Despite Interview’s warm reception and star power, further cinematic adaptation of The Vampire Chronicles floundered for a number of years. When one of many attempts at a next chapter finally gained some traction, a very different movie was turned out. Queen of the Damned sees Lestat enjoying rock god fame in the early 21st century and facing the unexpected awakening of Akasha, the ancient vampire queen. All returning characters from Interview were recast, with R&B singer Aaliyah lending most of the big name appeal in the titular role. Gone was the subtlety and operatic grace of Interview, in favor of flashy millennial pulp; Rice, to the surprise of no one, denounced the movie, as did most critics. Despite a fairly healthy box office performance, it was a big stepdown for the Chronicles, and how they were viewed by audiences.
It was with the bad taste of Queen of the Damned left in the public’s mouth that the Vampire Chronicles would remain — at least in screen form — for 20 long years, though this is not to say that efforts weren’t made. The rights to the work flipped back and forth between Rice and various media companies, and there were points at which adaptations were discussed or in the early stages of development. In 2014, the idea was for the entire Chronicles to become a movie series, starting with a remake of Interview and carrying on. This never came to pass. Over the years, Rice battled to get The Vampire Lestat its own movie, which also never happened.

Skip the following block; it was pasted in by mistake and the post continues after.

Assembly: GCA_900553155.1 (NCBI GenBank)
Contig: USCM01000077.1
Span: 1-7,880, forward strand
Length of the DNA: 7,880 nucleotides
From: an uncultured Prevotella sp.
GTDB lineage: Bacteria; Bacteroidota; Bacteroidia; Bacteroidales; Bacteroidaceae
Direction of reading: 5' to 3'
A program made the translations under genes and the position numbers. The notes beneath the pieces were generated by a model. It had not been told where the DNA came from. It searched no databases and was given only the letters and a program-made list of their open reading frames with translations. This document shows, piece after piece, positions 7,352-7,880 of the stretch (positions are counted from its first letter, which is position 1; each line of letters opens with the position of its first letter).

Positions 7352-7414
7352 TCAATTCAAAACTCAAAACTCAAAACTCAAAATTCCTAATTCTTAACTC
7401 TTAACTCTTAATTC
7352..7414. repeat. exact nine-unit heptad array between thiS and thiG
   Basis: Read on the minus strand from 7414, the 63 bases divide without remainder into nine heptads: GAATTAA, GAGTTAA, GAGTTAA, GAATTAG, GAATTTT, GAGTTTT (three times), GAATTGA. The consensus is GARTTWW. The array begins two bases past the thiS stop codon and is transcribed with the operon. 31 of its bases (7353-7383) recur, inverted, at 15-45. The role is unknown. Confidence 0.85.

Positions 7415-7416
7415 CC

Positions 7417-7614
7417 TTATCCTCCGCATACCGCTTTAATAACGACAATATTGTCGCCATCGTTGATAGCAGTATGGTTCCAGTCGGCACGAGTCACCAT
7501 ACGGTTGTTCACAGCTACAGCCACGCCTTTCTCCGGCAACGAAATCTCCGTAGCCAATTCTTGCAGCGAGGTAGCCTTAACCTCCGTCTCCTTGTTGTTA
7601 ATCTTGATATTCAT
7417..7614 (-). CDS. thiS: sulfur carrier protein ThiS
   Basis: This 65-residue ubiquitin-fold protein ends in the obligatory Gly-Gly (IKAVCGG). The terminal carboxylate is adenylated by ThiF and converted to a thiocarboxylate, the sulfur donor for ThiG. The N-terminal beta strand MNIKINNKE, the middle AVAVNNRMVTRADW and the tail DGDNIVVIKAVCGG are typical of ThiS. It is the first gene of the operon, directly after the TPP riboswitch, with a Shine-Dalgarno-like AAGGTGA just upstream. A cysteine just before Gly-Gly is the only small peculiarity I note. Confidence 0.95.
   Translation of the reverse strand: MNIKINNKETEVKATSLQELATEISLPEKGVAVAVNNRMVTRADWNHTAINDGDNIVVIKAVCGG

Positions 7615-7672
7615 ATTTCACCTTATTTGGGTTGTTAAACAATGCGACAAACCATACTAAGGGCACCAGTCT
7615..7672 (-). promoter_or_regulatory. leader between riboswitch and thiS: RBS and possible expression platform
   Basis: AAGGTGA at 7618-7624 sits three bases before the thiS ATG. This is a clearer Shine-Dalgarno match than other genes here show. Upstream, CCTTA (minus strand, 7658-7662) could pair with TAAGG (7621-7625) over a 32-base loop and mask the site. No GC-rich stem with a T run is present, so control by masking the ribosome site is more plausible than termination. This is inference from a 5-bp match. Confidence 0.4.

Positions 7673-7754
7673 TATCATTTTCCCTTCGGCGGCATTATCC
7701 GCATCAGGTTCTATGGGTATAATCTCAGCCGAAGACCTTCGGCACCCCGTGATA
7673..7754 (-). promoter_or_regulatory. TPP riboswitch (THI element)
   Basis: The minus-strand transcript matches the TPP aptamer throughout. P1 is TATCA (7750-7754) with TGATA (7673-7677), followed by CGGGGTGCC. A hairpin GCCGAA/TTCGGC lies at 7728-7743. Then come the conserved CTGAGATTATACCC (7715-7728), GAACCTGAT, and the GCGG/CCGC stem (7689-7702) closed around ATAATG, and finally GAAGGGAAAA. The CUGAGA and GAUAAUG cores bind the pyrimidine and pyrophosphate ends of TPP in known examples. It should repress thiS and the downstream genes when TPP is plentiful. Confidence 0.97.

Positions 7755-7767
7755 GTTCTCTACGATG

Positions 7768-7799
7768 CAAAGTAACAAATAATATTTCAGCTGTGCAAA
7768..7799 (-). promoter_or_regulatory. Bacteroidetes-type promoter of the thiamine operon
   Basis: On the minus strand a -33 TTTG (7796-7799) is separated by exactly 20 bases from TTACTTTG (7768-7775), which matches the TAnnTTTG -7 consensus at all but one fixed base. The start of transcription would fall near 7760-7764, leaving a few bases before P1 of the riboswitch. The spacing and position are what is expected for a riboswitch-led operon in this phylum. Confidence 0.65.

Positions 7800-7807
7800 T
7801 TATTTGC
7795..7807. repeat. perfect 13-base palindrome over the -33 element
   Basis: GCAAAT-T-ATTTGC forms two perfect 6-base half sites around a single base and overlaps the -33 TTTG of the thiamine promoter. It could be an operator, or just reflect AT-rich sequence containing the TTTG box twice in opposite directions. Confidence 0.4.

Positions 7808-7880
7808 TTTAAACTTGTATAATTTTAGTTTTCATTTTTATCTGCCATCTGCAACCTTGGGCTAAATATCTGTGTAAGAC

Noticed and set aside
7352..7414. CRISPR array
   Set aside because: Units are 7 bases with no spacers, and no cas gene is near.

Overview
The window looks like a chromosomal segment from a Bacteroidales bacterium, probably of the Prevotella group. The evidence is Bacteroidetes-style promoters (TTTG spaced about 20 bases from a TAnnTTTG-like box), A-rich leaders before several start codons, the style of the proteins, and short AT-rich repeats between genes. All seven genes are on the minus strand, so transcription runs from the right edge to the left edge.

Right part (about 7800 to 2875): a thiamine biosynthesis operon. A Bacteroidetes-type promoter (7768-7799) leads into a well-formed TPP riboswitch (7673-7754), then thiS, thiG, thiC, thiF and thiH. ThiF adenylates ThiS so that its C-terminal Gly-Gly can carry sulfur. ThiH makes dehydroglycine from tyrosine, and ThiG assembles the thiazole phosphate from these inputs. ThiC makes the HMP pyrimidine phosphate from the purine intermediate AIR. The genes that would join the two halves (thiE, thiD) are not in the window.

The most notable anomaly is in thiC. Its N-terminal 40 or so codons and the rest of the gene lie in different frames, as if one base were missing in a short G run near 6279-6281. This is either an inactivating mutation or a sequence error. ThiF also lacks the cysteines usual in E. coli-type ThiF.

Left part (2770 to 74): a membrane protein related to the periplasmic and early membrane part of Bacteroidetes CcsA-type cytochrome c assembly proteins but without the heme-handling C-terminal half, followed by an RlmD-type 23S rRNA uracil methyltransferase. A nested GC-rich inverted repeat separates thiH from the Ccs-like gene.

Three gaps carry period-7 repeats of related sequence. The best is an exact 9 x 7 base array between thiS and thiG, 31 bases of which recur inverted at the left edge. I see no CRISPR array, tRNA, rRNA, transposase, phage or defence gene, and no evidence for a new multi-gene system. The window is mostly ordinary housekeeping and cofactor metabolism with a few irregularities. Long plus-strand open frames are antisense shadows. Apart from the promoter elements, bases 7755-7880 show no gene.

Hope is on the horizon though. Last summer, an eight-part television series of Interview With The Vampire was announced, with Sam Reid, Jacob Anderson and Bailey Bass to play Lestat, Louis and Claudia respectively. Unlike many Rice adaptations, this one seems to have made it through the production process, and is due to air this fall. There is plenty within the 350-odd pages of the first book alone to sufficiently fill eight episodes, but given the vast world built over the course of the Vampire Chronicles, it wouldn’t be surprising if elements of other stories and characters are worked in.
More optimistically, there is a chance that the series could take off, and renew enough interest in the series to warrant spinning out a long-running show that covers all 13 books. Anne Rice was fiercely protective of her work and did not mince her words when she considered someone’s take on her books to be subpar or misjudged. Her passing last year sadly leaves us without her territorial interjections, although her son Christopher (also a novelist) can be assumed as the unofficial guardian of her legacy and first port-of-call when it comes to legitimizing any future adaptations.
Neil Jordan’s Interview With The Vampire can be held as an example of many things: efficiently telling 200 years worth of story within two hours; lovingly adapting a fine and well-established book that was not without its controversy; the strength of character and delivery forming the nucleus of a story. But most of all, it proved that there was a lot of potential in Anne Rice’s work that, under the right conditions, could flower into something stylish and spectacular. Queen of the Damned and the many attempts at adaptation along the way failed to stick the landing. But here’s to hoping that the upcoming series will breathe new life into a brilliant work that has always struggled to find its feet, and grant it the comprehensive adaptation it deserves.